Also, tubes can be defective. I've had defective tubes run red under normal bias conditions, where the only solution was to replace the tube with one that was not defective.
Old 5th March 2014
  #9
Lives for gear
 
LeeYoo's Avatar
 
🎧 10 years
Hi Frank.
I was refering to the Golden Age TC1.
One half has a total anode resistor of 108k. That can't make the plate glow.
And the other half has a cathode resistor of 47k. That also can't make the plate glow.
I've seen output tubes glow red hot, once even to the point of the glass caving in, leaving a small crater.
But preamp tubes.. Can't find a proper high-current path, even with a faulty tube.
Besides, the OP said it was working ok.
Leo..

Edit: I have seen the 12AX7 in a stompbox glow red hot, and blue, and even green.
On inspection, I found an RGB LED mounted in the valve base....
Attached Thumbnails
Testing tubes in a mic, one hotter than the other - why?-tc1-schematic.jpg  
Old 5th March 2014
  #10
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emrr's Avatar
 
24 Reviews written
🎧 10 years
Yeah, I've never seen a preamp tube turn red unless in full fault condition from the surrounding parts shorting. Especially inconceivable to me if the circuit is working.
Old 5th March 2014
  #11
Gear Maniac
 
🎧 10 years
I swapped to a Telefunken tube, and back again and the heating issue went away. But thanks for all the helpful feedback!

I am looking for a vintage buttery tone with some thump in the right bottom frequencies and a clear and centered high mid that lift the vocals out.
The Oktavamod 47 capsule does a great job, and replacing the tube with the Miniwatt one was a great success! Any other good NOS tube suggestions for that colored vintage
tube mic sound? Ive hear G.E. 5 star and Mullard mentioned.. ?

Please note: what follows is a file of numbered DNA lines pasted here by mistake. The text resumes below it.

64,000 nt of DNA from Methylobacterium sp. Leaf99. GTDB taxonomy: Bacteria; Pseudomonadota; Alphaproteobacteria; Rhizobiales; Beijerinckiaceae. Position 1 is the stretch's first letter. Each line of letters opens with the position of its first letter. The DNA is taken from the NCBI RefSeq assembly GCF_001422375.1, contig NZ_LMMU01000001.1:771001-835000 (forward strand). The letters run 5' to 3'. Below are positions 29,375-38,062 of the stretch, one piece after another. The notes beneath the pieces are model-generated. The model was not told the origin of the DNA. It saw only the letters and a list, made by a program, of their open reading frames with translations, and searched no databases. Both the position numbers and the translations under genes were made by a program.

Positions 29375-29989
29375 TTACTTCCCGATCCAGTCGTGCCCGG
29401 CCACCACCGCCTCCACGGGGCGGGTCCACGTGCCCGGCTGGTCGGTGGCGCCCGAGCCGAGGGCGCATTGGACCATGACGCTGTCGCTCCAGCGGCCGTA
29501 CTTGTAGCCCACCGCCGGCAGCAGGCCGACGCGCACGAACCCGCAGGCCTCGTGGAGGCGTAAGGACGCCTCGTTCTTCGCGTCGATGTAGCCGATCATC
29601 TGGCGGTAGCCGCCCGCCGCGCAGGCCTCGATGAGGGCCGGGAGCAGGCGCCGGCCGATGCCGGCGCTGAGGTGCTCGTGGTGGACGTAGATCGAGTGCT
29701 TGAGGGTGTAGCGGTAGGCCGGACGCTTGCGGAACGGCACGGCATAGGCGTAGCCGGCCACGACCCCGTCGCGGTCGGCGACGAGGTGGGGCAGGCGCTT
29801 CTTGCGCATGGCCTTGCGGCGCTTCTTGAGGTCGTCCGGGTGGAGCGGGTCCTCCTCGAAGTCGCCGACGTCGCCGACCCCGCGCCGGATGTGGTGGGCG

Old 5th March 2014
  #12
Deleted User
Guest
In general, I like old RCA tubes first, followed by GE Five Star. Old Tung-Sols are great also. And old Western Electric tubes are the ultimate, if a compatible substitute can be found. But really, it depends on the tube. For example, I have a tube mic that uses a PF86 (i.e., not the more common EF86). For that, the best I've found are Mullards and Telefunkens. Europeans excel at some tubes, Americans at others. Try both. In the end it's what you like.
Old 5th March 2014
  #13
Lives for gear
 
LeeYoo's Avatar
 
🎧 10 years
AFAIK the only difference with E and P tubes is the heater.
E series run on a constant voltage, while P tubes run on a constant current of 300mA.
P tubes where used e.g. in TVs, where the heaters were running directly of the mains like a string of Chrismas lights.
In the seventies I would have replaced about ten tubes a day. Every working day.
Leo..
Old 5th March 2014 | Show parent
  #14
Deleted User
Guest
Quote:
Originally Posted by LeeYoo ➑️
AFAIK the only difference with E and P tubes is the heater.
E series run on a constant voltage, while P tubes run on a constant current of 300mA.
P tubes where used e.g. in TVs, where the heaters were running directly of the mains like a string of Chrismas lights.
In the seventies I would have replaced about ten tubes a day. Every working day.
Leo..
Yes, I'm already aware of the the filament difference. These days, some manufacturers are using the P version as an alternative to the E just because the Ps are still abundant in supply NOS.